From Publishers Weekly
"The philosopher we meet on these pages is an arrogant, bullying elitist who welcomed death and did his best to antagonize the jury that sentenced him," stated PW. "In this iconoclastic portrait of a secular saint, Socrates emerges as a thoroughly dislikable, albeit superior, man who upheld unpopular truths."
Copyright 1988 Reed Business Information, Inc.
From Library Journal
Since his retirement in 1971, former muckraker Stone has turned classicist. He is especially fascinated by Socrates's trial because it represents a "black mark" for the free and democratic Athens that he admires. Stone argues that while the Athenian verdict cannot be defended, it can be understood: Socrates was an anti-democratic reactionary whose philosophy posed a genuine threat to liberal ideals. Stone's portrait of Socrates sharply contrasts with the popular hagiographies and will stimulate a wide range of readers, although specialists will find much to argue with. Recommended for general collections.Richard Hogan, Southeastern Massachusetts Univ., North Dartmouth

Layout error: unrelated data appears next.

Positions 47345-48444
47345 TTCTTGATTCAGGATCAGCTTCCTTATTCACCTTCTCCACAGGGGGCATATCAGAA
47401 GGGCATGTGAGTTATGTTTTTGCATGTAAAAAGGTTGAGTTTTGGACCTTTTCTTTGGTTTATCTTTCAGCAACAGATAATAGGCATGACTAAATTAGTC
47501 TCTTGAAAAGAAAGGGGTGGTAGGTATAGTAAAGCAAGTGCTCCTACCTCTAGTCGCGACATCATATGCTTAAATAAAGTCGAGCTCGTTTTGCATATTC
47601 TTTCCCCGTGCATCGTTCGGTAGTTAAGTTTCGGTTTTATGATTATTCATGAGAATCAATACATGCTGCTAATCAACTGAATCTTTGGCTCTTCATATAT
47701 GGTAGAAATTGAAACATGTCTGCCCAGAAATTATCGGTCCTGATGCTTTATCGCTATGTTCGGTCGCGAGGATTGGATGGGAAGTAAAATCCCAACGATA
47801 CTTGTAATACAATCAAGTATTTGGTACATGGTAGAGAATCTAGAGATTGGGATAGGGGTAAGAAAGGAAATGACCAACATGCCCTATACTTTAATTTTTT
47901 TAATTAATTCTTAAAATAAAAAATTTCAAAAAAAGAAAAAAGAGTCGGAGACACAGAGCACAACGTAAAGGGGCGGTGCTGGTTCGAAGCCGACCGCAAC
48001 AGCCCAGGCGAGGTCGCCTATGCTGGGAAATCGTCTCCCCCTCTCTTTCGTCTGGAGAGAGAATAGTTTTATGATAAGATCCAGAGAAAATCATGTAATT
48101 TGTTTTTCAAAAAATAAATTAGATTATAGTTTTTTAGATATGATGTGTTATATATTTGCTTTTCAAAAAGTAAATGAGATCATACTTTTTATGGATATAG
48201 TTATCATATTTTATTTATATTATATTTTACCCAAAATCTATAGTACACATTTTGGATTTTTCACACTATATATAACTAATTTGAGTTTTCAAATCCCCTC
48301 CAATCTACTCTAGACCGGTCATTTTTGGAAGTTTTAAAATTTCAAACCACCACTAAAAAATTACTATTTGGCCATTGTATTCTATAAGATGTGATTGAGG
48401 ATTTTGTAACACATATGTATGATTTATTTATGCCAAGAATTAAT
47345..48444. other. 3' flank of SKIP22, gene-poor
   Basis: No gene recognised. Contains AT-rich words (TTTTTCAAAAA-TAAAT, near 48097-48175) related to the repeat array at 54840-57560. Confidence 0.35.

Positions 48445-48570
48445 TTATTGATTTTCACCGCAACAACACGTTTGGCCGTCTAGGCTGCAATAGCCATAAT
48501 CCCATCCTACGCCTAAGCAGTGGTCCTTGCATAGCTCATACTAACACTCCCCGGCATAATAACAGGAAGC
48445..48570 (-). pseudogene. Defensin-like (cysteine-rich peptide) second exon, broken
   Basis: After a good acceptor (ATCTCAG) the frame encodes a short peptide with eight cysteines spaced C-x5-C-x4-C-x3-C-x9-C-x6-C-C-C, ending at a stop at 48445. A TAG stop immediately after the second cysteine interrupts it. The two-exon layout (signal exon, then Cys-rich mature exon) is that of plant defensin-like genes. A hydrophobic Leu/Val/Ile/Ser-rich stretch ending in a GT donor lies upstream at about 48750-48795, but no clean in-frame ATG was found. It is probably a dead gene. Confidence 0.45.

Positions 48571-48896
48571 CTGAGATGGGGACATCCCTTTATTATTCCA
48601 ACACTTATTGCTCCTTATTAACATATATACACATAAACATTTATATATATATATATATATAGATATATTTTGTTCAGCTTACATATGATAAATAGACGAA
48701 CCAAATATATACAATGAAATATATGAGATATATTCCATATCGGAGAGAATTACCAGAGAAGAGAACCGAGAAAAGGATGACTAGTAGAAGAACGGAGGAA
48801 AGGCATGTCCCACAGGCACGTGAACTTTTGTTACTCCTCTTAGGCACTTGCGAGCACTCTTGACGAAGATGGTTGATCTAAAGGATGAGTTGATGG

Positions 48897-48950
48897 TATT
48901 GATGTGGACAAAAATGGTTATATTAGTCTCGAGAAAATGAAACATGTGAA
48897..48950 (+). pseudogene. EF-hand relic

Copyright 1987 Reed Business Information, Inc.
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